How does redshirting work? Since Madison Kocian tried a mid-season comeback but can’t pull it off or gets hurt again, can she request a redshirt at this point?
The window for redshirting is super narrow…basically anyone who competes in fewer than 30% of meets in the regular season can redshirt, but the regular season is relatively short, so this means if the injury happens after the third week of competition, they’re out of luck. For Madison, since she came back in the third meet of the season, she competed in 83% of UCLA’s regular season meets and therefore would without question be ineligible to redshirt.
Are there any gymnasts currently competing that you notice spot their turns?
I don’t usually look to see if they’re spotting because I know none of them are, so I wouldn’t know if someone magically did decide to spot. I think it would be obvious if someone was, but I’ve never had someone stand out to me as doing it. Even those with apparent/intensive ballet training don’t spot.
What happened to Jordan Rae at Bowling Green?
She competed for Bowling Green for her full freshman season, and then that summer (in 2015) she was selected to represent New Zealand at Universiade, which was her first major international competition in about three years. Unfortunately, while on floor she ruptured her Achilles and wasn’t able to really come back from that. She competed once or twice as a sophomore but then medically retired, though I believe she stayed at BGSU to complete her degree.
Is Emma Malabuyo injured? How? Is anyone else injured to the point it could affect their chances for going to worlds?
Nope, she is fine! I think she and the other Texas Dreams seniors are kind of taking it easy for the first part of the year with the eye on making the worlds team. With the national team situation as crazy as it is, they likely just want to keep a low profile.
If someone did a back 1½ twist followed by some back handsprings and then a whip directly into a double arabian, would they receive CV for both the 1½ and the whip or just for one?
They would only receive the credit for the whip into the arabian double front.
How do collegiate coaches prevent injuries when they’re competing so frequently? Does the strain of not training as much help the wear and tear?
Well, I think this season with over 20 Achilles injuries, it’s pretty clear that something is wrong with the training in NCAA and/or the stress put on the athletes’ bodies at this level. I guess you could say training less frequently and training less difficult skills can ease the likelihood of injury, and there are some coaches who don’t push for numbers at all, which helps, but some coaches treat practice like a competition and they make gymnasts compete for spots in the lineup each week, so I would say not training as much is not the same as not training full competition sets on hard surfaces, which likely is helpful in staving off injuries despite weekly competitions. Even though it’s 20 hours a week for all NCAA programs, the schools who utilize those hours in a more intense way are probably coming out with far more injuries than those who don’t do a ton of numbers or hard surface landings.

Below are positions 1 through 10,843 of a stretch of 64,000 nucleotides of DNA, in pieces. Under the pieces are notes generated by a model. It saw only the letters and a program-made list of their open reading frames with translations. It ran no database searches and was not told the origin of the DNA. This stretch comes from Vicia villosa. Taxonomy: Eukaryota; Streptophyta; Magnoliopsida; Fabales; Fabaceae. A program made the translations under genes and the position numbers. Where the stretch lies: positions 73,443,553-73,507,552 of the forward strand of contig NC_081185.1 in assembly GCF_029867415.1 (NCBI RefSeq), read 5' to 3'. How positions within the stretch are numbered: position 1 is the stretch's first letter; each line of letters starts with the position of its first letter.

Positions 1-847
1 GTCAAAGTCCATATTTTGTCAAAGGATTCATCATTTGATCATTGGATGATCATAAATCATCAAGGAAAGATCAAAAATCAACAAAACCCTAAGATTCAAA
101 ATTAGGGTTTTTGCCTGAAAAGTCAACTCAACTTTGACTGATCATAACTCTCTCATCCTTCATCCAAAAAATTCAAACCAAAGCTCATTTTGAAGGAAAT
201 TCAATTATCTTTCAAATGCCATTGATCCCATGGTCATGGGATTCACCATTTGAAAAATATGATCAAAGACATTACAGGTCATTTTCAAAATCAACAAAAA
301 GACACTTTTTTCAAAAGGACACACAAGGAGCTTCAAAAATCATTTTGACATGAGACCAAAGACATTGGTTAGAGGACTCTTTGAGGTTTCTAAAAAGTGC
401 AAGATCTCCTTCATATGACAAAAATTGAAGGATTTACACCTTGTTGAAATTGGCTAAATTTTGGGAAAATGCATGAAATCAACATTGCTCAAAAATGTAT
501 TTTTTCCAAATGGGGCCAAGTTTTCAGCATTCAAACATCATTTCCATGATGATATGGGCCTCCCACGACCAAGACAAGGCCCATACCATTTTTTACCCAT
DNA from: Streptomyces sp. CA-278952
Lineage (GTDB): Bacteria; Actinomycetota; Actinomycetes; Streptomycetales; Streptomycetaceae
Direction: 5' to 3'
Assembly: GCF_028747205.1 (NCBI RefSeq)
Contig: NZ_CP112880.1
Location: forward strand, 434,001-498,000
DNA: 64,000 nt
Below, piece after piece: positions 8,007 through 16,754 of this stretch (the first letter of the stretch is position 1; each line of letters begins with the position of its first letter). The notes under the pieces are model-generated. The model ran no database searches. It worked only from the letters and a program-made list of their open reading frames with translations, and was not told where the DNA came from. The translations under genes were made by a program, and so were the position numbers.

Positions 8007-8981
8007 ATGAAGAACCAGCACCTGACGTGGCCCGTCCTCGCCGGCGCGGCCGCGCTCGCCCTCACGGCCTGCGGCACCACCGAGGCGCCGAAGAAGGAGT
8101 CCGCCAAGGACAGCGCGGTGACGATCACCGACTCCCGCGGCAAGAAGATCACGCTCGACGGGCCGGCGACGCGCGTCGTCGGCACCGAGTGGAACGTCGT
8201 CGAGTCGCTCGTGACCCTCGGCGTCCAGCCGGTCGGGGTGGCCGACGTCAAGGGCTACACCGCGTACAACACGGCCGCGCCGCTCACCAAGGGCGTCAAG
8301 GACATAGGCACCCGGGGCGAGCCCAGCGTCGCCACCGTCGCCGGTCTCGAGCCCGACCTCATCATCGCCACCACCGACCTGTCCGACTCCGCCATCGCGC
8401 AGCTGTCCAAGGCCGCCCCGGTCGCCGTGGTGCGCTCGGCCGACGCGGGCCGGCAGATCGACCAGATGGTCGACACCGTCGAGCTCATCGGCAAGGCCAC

If the U.S. didn’t have Simone Biles in 2016, would Russia have won?
No. The U.S. would’ve replaced Simone with MyKayla Skinner, and while MyKayla wasn’t at the same level as Simone, with hit routines she would’ve been more than sufficient in that role. The U.S. won by like ten points; without Simone they would’ve lowered that margin to like…maybe seven or eight points. Max. They could’ve brought the lowest-ranked all-arounder from trials and still had a steady lead over Russia, honestly.
Why don’t gymnasts do Khorkina type dismounts on beam anymore?
Like the gainer? We still get gainers as beam dismounts (well, front gainers)…I think with Svetlana’s eponymous dismount, there are just other options at that difficulty level that are easier for most gymnasts. Physically it’s not a super hard dismount to pull off, but I think some gymnasts in general just don’t like gainer-style skills, so when you can do a regular 2½ and have it worth the same as the gainer2½, it’s just easier to do it without the gainer so most don’t bother.
Do you think there should be some kind of artistic bonus to gymnasts who perform really well on floor?
The ‘backwards bonus’ for artistic gymnasts is that they don’t get deductions taken for lack of artistry. Like, if you have a super well-choreographed and well-performed routine, congrats, you’re not getting the mega deductions that come with the lack of artistry deductions in the code!
I think it would be super difficult to make artistry a difficulty requirement/part of the D score because it’s so subjective and the rest of the difficulty score is pretty clear — it’s not hard or subjective at all to see skills/connections and add them up. I guess you could have a tiered system that’s like “super artistic routines get 0.5 in D, good routines get 0.3, okay routines get 0.1, and crappy routines don’t get any difficulty,” but again it would be WAY too subjective compared to the other D elements, a gymnast’s routine could be a 5.0 one day and a 5.5 the next depending on which judge is there, which would make things suuuuper complicated. And since the E score is about taking away from a 10, it should only be about taking away, not adding bonuses.
I agree with how it works now, where you get deductions for a lack of artistry, and if your routine is artistic, your ‘bonus’ is not getting those deductions.
In the Code of Points for beam, it says CV is given for B + D elements that rebound forward. Since Brooklyn Moors’ dismount rebounds forward, would she get that CV despite the code also saying that CV can only be given for B + F or higher dismounts?